Monday, March 2, 2009

The Tribe In The Media: Tribe's Next Competitor In Pennsylvania

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This installment of The Tribe In The Media is an article in Pennsylvania's Times Leader newspaper regarding the opening of a large slot parlor about 70 miles away from the Tribe's Pocono Downs facility. The new slot parlor is expected to open in late May and will compete with Pocono Downs to some extent. The state is also looking at allowing bars to operate video poker machines which would further cut into slot parlor revenues.

Proposal to legalize video poker more a concern than Sands casino in Bethlehem
Local casinos set for Sands competition
By Andrew M. Seder
Times Leader
March 2, 2009

The opening of the Sands casino in Bethlehem this spring is sure to have an impact on the Mount Airy Casino near Mount Pocono and the Mohegan Sun at Pocono Downs in Plains Township. But both venues are prepared for the competition and believe any loss of business will be limited. Rather than other casinos, Gov. Ed Rendell’s proposal to legalize video poker machines in bars and clubs is seen as the bigger threat.

Mohegan Sun President Robert Soper said there will be some loss of customers after Sands Bethlehem opens, but he believes all three facilities can coexist in the northeastern quadrant of the state.

Doug Niethold, vice president of finance for the Sands, said the Lehigh Valley, southern Poconos and central and northern New Jersey will be the primary markets they’ll look to draw from.

None of those are within the primary markets Mohegan Sun caters to.

Soper said “less than 1 percent” of Mohegan Sun customers come from New Jersey. He said overall, as much as 4 to 5 percent of Mohegan Sun’s total revenues could be affected by the Sands’ opening.

Pete Peterson, spokesman for Mount Airy, said he’s not afraid of the Sands’ opening.

“In this industry, you can’t be afraid of competition. That’s the nature of the industry,” Peterson said.

Mount Airy lies squarely between Mohegan Sun and Bethlehem, about an hour’s drive from each. But Peterson said what Mount Airy has to offer sets it apart from its neighbors.

“We’re a complete resort facility,” he said, mentioning amenities including a hotel, spa, nightclub, slot machines and restaurants. “Bethlehem is more of just a gaming floor.”

He agreed that some Mount Airy customers will have their interest piqued by something new and may head to Bethlehem to check out the Sands when it opens, but he expects most of those that do will come back to the Poconos.

“It’s going to have an impact, but it’s something we’re going to meet head on,” Peterson said.

Jim Wise, the vice president of marketing for Mohegan Sun, agreed that “people will travel to try a new product” but said he’s confident that existing customers who have been cultivated by the casino’s promotions will remain loyal to Mohegan Sun.

That’s an “advantage to being established first,” Soper said.

Still, when Mount Airy opened its doors, wagering at Mohegan Sun fell by about 15 percent for several months, according to data from the state Gaming Control Board.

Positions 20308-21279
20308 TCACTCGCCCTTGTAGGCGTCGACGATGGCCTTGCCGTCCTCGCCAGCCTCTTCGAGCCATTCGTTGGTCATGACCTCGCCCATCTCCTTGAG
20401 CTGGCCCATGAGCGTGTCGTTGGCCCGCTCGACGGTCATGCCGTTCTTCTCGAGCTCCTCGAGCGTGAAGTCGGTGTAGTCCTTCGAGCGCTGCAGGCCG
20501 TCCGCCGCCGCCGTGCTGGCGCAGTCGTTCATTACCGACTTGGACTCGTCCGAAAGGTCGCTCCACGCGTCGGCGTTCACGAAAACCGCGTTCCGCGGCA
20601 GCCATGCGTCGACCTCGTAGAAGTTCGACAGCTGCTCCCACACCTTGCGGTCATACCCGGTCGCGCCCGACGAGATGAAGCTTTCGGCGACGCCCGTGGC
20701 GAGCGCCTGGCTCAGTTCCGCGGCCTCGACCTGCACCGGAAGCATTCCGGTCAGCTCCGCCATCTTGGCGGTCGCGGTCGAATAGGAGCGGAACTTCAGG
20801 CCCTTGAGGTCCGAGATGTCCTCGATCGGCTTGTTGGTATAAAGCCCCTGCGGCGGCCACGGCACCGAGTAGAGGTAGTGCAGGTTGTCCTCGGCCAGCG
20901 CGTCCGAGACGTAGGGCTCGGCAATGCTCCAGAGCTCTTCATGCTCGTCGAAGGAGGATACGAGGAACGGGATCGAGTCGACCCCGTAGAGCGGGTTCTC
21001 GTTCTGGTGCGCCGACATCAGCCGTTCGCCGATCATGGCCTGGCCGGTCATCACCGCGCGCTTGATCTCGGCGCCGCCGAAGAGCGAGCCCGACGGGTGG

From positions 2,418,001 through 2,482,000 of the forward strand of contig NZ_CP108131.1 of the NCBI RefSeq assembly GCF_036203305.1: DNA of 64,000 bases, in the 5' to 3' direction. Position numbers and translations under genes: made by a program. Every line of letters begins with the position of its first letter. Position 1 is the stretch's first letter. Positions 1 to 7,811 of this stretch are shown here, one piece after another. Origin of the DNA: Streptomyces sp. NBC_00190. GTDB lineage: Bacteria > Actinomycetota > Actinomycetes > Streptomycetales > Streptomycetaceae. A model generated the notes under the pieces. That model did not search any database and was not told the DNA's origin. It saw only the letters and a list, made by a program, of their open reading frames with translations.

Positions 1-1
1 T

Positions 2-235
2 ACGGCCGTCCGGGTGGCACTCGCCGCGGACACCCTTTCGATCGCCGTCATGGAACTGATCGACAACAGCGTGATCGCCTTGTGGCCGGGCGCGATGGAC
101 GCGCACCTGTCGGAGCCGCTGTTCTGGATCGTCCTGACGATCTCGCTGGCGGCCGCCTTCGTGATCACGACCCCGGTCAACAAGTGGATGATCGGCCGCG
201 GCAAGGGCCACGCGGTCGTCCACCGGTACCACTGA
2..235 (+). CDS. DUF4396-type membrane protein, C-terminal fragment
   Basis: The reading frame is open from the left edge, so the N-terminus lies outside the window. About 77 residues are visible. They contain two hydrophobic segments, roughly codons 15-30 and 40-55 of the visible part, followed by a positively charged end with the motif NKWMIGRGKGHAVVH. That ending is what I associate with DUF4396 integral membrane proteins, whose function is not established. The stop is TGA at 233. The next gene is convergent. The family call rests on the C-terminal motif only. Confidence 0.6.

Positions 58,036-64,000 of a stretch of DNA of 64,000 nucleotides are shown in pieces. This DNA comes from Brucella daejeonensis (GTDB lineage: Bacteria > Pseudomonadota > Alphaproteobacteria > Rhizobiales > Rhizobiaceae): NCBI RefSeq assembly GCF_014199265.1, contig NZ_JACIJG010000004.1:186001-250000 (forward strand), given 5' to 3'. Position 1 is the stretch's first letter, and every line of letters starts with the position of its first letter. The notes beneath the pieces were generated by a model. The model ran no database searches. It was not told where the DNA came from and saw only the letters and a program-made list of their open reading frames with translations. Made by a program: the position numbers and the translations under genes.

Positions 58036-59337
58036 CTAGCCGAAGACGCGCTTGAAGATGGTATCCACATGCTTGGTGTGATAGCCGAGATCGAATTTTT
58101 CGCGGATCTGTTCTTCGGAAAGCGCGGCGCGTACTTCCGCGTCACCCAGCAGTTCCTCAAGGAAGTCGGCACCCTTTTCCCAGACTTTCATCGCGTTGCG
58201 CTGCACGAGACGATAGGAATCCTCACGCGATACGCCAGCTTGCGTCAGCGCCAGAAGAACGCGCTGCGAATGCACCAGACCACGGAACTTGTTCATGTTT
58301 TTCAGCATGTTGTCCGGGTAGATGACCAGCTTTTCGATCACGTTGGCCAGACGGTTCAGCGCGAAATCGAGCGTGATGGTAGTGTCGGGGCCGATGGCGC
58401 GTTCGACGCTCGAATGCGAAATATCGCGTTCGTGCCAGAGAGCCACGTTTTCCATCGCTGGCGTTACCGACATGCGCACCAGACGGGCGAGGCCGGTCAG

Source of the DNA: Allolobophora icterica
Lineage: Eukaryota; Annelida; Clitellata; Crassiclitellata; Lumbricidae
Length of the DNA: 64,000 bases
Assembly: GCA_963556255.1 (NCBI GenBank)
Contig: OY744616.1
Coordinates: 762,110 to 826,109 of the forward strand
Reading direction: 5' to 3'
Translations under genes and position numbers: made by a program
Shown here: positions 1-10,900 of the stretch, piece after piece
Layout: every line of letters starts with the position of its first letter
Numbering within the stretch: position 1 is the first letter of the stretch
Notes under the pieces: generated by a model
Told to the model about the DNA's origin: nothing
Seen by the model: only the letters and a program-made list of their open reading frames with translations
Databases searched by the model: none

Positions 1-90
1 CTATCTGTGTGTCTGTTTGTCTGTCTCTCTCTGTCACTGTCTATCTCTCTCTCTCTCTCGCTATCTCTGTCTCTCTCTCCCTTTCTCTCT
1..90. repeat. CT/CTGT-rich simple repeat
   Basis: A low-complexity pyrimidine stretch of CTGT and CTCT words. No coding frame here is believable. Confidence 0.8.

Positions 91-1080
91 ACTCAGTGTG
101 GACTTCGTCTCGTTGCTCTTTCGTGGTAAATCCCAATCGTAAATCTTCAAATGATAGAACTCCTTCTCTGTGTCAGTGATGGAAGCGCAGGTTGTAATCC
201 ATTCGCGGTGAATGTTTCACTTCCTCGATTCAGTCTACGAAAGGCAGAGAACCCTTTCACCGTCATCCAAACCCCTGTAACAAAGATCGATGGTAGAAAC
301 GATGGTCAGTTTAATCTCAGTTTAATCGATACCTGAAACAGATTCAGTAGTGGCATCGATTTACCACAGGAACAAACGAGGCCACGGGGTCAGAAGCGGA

Soper doesn’t expect as much impact this time, since the Sands is much farther away than Mount Airy. He added that he takes some comfort in the idea that “ultimately we do serve fundamentally different markets” but he’s not ready to take anything for granted.

“We certainly won’t underestimate anyone entering the market,” Soper said.

Saturation is more of a concern for casinos closer to Pennsylvania’s borders, attendees at last week’s Pennsylvania Gaming Congress in Harrisburg said. Competition is here or on the horizon from Maryland, which has approved slots; West Virginia, which recently approved table games for some of its gaming venues; established casinos in Delaware and New Jersey; and New York, which has a 4,500-slot machine venue set to debut at Aqueduct Raceway later this year.

Poker proposal
Of more concern to casino operators is Rendell’s proposal to legalize tens of thousands of video poker machines at bars and social clubs.

Concerns over oversight and equitability were raised by several panel members including Wise. He said that background checks, hearings and millions of dollars were demanded of the state’s casino operators before licenses could be obtained, and for bars and clubs to now step in and be given legal authority to operate the devices reeks of unfairness.

Rendell’s plan calls for using the revenue raised from the video poker machines to fund tuition for students wishing to attend any of the 14 state universities or community colleges.

“Raising money for higher education is a worthy goal, and we would never dispute that. The method of raising these funds makes little sense,” Soper said.

He said bringing up to 80,000 video poker machines online “would be extremely detrimental to the (casino) industry.” If the goal is to raise funds for higher education, there’s a more secure and already well-regulated way to do it, he said.

Soper said legalizing table games at casinos and then allocating a percentage of the revenues for tuition for higher education makes more sense and is something he and other casino operators could support.

He said adding table games also would create hundreds of jobs across the state, something legalizing video poker machines likely wouldn’t do. At Mohegan Sun alone, it could mean between 400 and 500 new jobs, Wise estimated.